PRESIDENT Robert Mugabe said yesterday he would consider withdrawing some 7,000 Zimbabwean troops from Mozambique once the Maputo government and its rebel foes concluded a peace accord to end 16 years of civil war.
President Mugabe, who brokered peace talks last week in Rome between Mozambican President Joaquim Chissano and Mozambican National Resistance (RENAMO) rebel leader Afonso Dhlakama, referred to a cease-fire agreement signed by the two belligerents at the Rome talks. The accord commits both sides to end hostilities on Oct. 1.
"These very encouraging developments in Mozambique will allow us to review the deployment of our troops along the Beira and Limpopo routes to the sea," he told Zimbabwean Army chiefs in Harare.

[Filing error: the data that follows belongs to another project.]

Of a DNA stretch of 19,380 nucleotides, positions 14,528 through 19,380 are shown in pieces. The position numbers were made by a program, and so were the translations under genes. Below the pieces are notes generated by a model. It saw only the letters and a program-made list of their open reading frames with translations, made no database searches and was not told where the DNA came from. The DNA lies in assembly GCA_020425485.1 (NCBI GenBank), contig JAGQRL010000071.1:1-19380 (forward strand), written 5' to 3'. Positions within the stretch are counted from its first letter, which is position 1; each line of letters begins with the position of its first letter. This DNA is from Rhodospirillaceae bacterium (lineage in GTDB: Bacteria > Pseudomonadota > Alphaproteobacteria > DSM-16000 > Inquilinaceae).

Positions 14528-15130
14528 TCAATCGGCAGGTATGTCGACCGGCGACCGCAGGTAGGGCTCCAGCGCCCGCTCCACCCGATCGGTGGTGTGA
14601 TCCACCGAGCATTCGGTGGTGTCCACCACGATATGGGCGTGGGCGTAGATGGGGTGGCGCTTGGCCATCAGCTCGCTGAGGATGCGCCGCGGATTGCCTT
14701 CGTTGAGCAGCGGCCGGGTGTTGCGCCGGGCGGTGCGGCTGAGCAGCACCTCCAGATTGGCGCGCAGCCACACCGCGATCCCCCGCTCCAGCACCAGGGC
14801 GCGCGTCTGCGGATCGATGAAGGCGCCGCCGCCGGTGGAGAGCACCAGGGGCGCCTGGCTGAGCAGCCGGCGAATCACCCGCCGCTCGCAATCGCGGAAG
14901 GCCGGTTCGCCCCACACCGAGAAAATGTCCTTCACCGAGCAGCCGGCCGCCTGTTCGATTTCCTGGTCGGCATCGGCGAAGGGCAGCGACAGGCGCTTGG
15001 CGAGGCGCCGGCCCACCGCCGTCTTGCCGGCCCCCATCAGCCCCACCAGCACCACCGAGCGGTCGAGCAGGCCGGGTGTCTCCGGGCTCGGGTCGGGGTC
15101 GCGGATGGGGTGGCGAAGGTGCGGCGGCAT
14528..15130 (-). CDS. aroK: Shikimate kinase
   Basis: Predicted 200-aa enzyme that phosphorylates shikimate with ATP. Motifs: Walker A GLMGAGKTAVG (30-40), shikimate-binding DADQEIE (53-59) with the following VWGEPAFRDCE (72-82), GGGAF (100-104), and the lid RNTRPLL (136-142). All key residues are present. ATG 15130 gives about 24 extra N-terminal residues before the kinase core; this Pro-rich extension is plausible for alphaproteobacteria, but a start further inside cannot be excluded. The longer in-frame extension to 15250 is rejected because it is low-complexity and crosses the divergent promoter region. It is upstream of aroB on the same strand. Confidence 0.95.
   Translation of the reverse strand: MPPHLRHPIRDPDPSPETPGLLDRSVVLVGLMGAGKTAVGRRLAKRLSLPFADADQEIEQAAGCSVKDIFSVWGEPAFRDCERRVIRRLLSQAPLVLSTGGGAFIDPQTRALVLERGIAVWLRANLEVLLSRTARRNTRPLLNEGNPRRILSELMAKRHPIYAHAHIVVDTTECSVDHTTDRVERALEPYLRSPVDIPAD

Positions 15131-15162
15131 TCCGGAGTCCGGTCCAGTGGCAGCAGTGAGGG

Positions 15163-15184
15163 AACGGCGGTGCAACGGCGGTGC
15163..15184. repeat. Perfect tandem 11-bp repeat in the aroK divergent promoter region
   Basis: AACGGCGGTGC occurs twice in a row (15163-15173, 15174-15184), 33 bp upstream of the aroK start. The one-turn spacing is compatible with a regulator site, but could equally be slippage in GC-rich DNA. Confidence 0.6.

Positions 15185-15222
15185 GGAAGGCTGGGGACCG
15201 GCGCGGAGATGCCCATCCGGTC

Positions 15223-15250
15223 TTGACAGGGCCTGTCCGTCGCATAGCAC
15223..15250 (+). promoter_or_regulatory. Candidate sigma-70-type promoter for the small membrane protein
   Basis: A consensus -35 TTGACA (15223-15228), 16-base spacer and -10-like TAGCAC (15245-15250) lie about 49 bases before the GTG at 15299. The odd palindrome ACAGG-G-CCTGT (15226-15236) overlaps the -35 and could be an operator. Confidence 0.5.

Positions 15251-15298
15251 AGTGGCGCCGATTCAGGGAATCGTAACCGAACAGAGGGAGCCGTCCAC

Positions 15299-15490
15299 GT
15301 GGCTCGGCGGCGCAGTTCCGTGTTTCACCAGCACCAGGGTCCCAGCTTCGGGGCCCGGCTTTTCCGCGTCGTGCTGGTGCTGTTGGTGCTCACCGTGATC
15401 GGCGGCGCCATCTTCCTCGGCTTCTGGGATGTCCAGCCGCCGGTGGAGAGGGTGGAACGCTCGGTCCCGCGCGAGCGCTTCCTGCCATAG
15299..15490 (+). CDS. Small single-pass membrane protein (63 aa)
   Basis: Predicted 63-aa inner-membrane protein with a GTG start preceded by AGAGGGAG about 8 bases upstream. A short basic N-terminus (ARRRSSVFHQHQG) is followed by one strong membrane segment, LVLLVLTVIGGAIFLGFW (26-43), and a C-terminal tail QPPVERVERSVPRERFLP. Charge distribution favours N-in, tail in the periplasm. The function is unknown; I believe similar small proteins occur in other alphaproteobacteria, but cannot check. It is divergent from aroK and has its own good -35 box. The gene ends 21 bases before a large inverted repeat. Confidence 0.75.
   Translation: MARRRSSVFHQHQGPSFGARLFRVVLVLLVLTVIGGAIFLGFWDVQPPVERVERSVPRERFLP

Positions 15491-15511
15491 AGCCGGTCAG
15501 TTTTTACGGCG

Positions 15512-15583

Zimbabwe, devastated by a crippling drought that has left more than half its population of 10 million in need of food aid, spends $500,000 a day - or 70 percent of its annual defense budget - on the upkeep of the troops in Mozambique.
"This deployment is a large drain on our national resources, particularly at a time when we are restructuring our economy to make it more productive, create more employment, and raise the standard of living of our people," the president added.
The soldiers were deployed in Mozambique 10 years ago to fight against Mr. Dhlakama's RENAMO rebels and to protect landlocked Zimbabwe's trade routes threatened by the fighting.
Their withdrawal would meet a long-standing demand by RENAMO, whose guerrillas had widened their attacks in recent years to include targets inside Zimbabwe.